In a society with high divorce rates, you would think that “until death do us part,” would be the wedding vow people are most worried about.
In my case, there was another strong contender: “for richer or for poorer.”
Many young people are afraid to tie the knot because they are swamped with student loans, or they want to wait until they can afford their own home. No doubt they are doing what they feel is financially responsible and everyone will marry when they feel set.
My husband and I were living with our parents when we were dating and later engaged. Both of us had small side jobs that made a little bit of money, but nowhere near enough to support both of us on our own. Our wedding rings combined were no more than $250; neither of us owned a car; and churches we called for a ceremony asked for more money than we could give. Honestly, I was surprised we could afford the marriage license!
We thought we had cleared this financial hurdle when my fiancé was offered a fully ride for a master’s program! We would go back to his old university in a town he was familiar with, and with friends nearby. Things would still be tight, and we would have to live in student housing, but we would be on our own.
A wedding date was set for June, before we would move out-of-state that fall. We even researched midwives near the university town, so we could start the family we had been longing for!
All the careful planning did not prepare us for the wrench thrown into our preparations. We discovered that not only had my fiancé been misled into thinking his master’s program was fully covered, but if he wanted to continue, he would have to pay for every single cent of it! Of course there was no way we could afford this. By the time we found out, it was too late to go back to his previous job offers.The life we planned so much for was totally obliterated. Even now he hates talking about it.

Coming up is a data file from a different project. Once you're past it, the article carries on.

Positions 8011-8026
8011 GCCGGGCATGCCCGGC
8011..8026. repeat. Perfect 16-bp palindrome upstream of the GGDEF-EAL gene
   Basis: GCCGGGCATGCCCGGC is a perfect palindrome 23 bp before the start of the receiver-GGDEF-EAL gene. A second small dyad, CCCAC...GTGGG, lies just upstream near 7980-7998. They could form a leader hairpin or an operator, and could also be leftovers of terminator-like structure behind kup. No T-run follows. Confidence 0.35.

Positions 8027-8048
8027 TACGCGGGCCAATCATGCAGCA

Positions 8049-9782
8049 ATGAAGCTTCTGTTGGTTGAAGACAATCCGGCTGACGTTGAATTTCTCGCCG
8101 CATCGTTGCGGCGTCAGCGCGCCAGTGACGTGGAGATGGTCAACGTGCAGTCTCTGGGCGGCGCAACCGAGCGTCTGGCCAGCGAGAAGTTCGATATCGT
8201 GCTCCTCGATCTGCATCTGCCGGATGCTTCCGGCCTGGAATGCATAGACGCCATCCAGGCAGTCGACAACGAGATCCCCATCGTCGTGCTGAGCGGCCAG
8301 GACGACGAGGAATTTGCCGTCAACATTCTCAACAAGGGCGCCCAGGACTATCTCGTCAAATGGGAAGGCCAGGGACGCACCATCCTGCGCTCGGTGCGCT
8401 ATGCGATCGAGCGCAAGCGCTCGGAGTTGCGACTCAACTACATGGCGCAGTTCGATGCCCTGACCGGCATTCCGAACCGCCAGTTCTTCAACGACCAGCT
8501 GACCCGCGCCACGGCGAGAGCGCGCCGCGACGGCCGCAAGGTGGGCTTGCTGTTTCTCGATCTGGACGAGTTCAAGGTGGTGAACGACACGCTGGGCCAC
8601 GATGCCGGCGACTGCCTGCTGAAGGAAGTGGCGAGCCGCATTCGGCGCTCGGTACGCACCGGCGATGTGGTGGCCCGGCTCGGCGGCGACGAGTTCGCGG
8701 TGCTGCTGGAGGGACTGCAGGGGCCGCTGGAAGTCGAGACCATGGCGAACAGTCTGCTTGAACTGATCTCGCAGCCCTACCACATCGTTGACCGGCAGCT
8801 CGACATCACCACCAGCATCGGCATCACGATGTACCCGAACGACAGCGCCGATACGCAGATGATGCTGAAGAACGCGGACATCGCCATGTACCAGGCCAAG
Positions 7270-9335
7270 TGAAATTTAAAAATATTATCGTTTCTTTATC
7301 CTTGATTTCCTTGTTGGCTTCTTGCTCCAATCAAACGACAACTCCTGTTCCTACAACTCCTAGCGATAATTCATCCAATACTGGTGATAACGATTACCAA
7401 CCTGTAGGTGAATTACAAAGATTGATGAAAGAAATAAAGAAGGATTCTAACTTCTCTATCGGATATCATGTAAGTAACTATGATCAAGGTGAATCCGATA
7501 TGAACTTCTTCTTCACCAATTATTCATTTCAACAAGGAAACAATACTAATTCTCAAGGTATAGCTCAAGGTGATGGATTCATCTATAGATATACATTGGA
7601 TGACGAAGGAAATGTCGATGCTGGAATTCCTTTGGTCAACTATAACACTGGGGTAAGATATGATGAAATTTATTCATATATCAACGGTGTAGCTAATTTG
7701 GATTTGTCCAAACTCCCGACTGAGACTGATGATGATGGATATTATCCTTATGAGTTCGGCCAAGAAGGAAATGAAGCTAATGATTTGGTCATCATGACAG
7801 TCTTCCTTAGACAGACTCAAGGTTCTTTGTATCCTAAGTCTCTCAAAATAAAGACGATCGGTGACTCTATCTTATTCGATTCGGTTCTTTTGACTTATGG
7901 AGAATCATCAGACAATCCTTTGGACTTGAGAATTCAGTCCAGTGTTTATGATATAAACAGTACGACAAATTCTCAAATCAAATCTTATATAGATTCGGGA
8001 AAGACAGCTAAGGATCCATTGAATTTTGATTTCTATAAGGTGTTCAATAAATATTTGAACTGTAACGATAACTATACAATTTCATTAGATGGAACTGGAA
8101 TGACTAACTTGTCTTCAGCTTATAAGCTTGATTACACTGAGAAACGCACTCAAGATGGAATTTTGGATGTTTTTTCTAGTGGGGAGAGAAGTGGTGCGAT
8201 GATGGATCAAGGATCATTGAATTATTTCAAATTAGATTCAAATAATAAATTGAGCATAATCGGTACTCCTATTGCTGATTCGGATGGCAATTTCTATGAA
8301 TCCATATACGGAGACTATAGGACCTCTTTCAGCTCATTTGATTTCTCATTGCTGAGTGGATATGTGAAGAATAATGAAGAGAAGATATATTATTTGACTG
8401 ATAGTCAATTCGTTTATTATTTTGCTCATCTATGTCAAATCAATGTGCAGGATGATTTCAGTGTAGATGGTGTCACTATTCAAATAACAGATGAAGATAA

We felt so defeated. At one point I’m sure I cried because we couldn’t even afford to elope! Being a faithful couple, we longed to have a traditional, if simple, wedding in a church, with our family there. But after being chastised and belittled for being financially irresponsible, we both felt that somehow we just weren’t good enough to be married. It felt like we didn’t have the right to marry in our situation. Guilt plagued our desire to live and love together.
With all these pressures bearing down on us, we realized that we would rather be poor street rats sharing a cardboard box together and married, than living comfortably in different homes, apart from one another, still trying to get settled down. The pressure of delayed wedding dates, last minute calls to a different pastor, and more helped us to realize that we had a choice to make: Either we marry now, “for richer or for poorer,” or we would never get married at all.
And we chose to marry poor.
The June wedding was still set with the same pastor who counseled us through these hard times. Both of my parents offered their homes for us to live in. Friends and family alike stepped in, giving us leads on employment opportunities and offering to drive us to interviews. I believe that once people saw how seriously committed my fiancé and I were to each other, they realized that, yes, we were meant to be together. Money didn’t matter, only our love mattered.
Four years and two babies later, we find ourselves living with family again—but still enjoying our June anniversaries. My husband switched to a lower-paying job for his sanity’s sake. We’re still paying off student debt, and still using our old car. However, this is nothing new to us. In fact, our financial struggles at the start of our marriage prepared us to face times like this as a couple. We knew how to lower monthly payments, we know all the ins and outs of buying groceries on a shoestring, and we are better than ever at financial planning.
My husband and I both know we will not be in this spot forever. Slowly but surely we are saving up money for a home and hope to buy next year. And should another spot of money trouble ever come up, we know that we can do it again. And again. However many times it will come up in our marriage!
Struggling with money is hard. That is why my husband and I chose to struggle through this together as a married couple, using love to keep us going. At our wedding we vowed “for richer or for poorer,” and it has held us together ever since.
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